Wednesday, February 13, 2019

Lyme ADD

Attention deficit disorder, ADD/ADHD brains operate in much the same way.  For purposes of this piece I will only discuss ADD. ADD is common, perhaps much more than appreciated. It may affect 20% of the general population. Symptoms vary tremendously in degree  and severity from one person to the next. 

ADD is closely associated with “executive function” disorder. Brain housekeeping functions controlled by the frontal lobe are askew.  Patients have problems with focus, attention and staying on task.  Minds wander. Patients are impatient and interrupt. They don’t follow conversations; their minds are elsewhere. Their memories are full of holes. They lose their keys, wallets and misplace important papers. They forget where they parked their car at the mall. Routine tasks don’t get done, like washing dishes or filing tax forms. If something interests the ADD brain the person may hyper-focus: play a video game for hours on end, stay up all night reading a book despite predictable exhaustion the next day.  It is not all bad. People with ADD can be extremely creative, interpret the world in unique ways.  For example, only an ADD Einstein could imagine what it is like to travel next to a beam of light and discover relativity.  The same Einstein never learned to drive a car, he lacked the required focus. (Einstein’s brain was unique in other ways as well). ADD people are risk takers, which may be good or bad. They have other unique personality traits/quirks.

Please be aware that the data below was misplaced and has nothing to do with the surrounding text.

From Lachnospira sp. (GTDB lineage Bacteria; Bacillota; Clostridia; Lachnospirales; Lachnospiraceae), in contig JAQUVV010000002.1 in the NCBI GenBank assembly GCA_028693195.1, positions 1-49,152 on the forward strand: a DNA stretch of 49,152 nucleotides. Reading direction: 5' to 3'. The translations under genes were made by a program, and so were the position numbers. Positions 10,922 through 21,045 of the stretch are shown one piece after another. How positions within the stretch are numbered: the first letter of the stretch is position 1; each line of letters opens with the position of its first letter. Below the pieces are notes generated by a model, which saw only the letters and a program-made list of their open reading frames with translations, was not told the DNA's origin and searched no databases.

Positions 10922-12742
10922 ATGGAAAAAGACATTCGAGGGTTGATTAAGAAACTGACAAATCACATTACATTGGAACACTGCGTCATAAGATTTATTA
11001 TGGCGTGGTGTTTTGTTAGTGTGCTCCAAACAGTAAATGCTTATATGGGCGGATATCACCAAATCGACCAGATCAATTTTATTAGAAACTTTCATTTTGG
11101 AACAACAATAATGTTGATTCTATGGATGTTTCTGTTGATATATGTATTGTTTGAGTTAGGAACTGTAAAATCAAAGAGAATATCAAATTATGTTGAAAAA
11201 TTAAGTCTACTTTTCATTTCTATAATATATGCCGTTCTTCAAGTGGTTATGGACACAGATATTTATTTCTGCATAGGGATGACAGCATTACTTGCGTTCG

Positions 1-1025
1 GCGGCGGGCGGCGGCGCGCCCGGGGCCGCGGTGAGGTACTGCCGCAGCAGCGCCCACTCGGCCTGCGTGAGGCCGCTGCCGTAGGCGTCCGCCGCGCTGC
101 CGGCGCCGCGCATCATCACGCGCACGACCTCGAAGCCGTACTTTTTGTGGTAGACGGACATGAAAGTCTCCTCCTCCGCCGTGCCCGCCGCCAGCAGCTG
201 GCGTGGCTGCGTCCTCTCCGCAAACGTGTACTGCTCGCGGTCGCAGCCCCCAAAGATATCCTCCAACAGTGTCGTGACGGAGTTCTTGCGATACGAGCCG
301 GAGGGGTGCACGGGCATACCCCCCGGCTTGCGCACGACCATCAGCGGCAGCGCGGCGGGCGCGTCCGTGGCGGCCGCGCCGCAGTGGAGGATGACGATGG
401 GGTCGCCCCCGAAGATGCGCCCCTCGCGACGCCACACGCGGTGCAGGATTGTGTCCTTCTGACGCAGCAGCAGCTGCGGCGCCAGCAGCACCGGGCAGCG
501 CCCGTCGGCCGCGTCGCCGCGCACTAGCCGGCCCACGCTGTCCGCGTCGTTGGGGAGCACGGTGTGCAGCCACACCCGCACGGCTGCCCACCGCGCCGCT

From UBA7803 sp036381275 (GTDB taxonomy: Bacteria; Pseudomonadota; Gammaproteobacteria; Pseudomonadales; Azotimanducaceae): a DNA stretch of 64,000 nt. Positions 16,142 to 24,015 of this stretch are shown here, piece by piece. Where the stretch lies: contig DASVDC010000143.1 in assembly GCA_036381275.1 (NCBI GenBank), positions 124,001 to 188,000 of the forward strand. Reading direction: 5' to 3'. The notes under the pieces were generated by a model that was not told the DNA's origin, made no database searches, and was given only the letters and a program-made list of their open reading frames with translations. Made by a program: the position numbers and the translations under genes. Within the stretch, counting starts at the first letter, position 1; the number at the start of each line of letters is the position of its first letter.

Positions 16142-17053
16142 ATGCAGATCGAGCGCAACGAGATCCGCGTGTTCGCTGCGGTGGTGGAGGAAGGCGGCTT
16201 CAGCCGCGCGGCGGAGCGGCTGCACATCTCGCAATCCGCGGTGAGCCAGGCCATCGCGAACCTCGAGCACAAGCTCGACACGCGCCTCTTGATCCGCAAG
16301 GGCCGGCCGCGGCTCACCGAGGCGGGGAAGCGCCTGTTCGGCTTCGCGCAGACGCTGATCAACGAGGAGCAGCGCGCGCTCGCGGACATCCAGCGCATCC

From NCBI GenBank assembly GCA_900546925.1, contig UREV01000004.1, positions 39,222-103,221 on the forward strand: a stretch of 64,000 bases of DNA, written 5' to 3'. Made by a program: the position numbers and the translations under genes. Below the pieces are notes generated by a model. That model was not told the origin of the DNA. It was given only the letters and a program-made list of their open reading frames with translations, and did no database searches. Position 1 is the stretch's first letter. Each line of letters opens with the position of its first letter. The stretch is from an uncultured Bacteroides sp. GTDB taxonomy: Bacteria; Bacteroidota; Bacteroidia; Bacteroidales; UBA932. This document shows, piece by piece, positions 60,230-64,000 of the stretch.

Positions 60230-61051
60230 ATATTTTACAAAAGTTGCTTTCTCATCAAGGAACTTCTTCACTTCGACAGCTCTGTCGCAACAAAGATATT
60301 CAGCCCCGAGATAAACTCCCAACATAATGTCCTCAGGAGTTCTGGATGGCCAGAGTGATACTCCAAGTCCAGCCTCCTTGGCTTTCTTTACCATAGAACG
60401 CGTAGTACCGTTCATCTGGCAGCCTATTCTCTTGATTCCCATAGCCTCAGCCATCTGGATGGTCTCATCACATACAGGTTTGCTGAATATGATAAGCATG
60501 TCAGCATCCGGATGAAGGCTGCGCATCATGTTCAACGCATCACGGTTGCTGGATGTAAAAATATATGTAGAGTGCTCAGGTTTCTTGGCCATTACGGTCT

These are the symptoms I hear every day from Lyme patients. They have ADD. Adult ADD. Or do they?
Adult ADD is a misnomer.  ADD is a genetic brain glitch. You are born with it. Symptoms should be present in elementary school or before.  Preexisting ADD may be discovered at any age.  Once it was believed that ADD, a pediatric disorder resolved over time. Perhaps the hyperactivity component resolves in many cases; the important frontal lobe executive dysfunction does not. 
The important question for a Lyme patients is: were you like that before?  If the answer is: no, I was precise, organized and orderly. Then the diagnosis is not ADD.  It is Lyme masquerading as ADD, or “Lyme ADD.”  Findings on functional brain scans, like SPECT may be similar to those seen with ADD.  Patients with preexisting ADD are afflicted the most. They experience ADD on steroids. 
Of course, Lyme, Lyme brain, Lyme encephalopathy, neuroborreliosis (synonyms) are treated with antibiotics etc.  But “Lyme ADD” patients can also be effectively treated, if only temporarily with classic ADD drugs and experience much improvement. 
Stimulants tend to be the most effective agents and may be multipurpose since most patients are suffering with severe fatigue as well.  Drugs like Nuvigil work only for wakefulness, not for ADD.  The principal drugs are Ritalin and Adderall and there are multiple variants. 
Proper dosing, side effect are other clinical details are outside the scope of this discussion. 

Appropriate treatment may drastically improve quality of life for many suffering with "Lyme brain."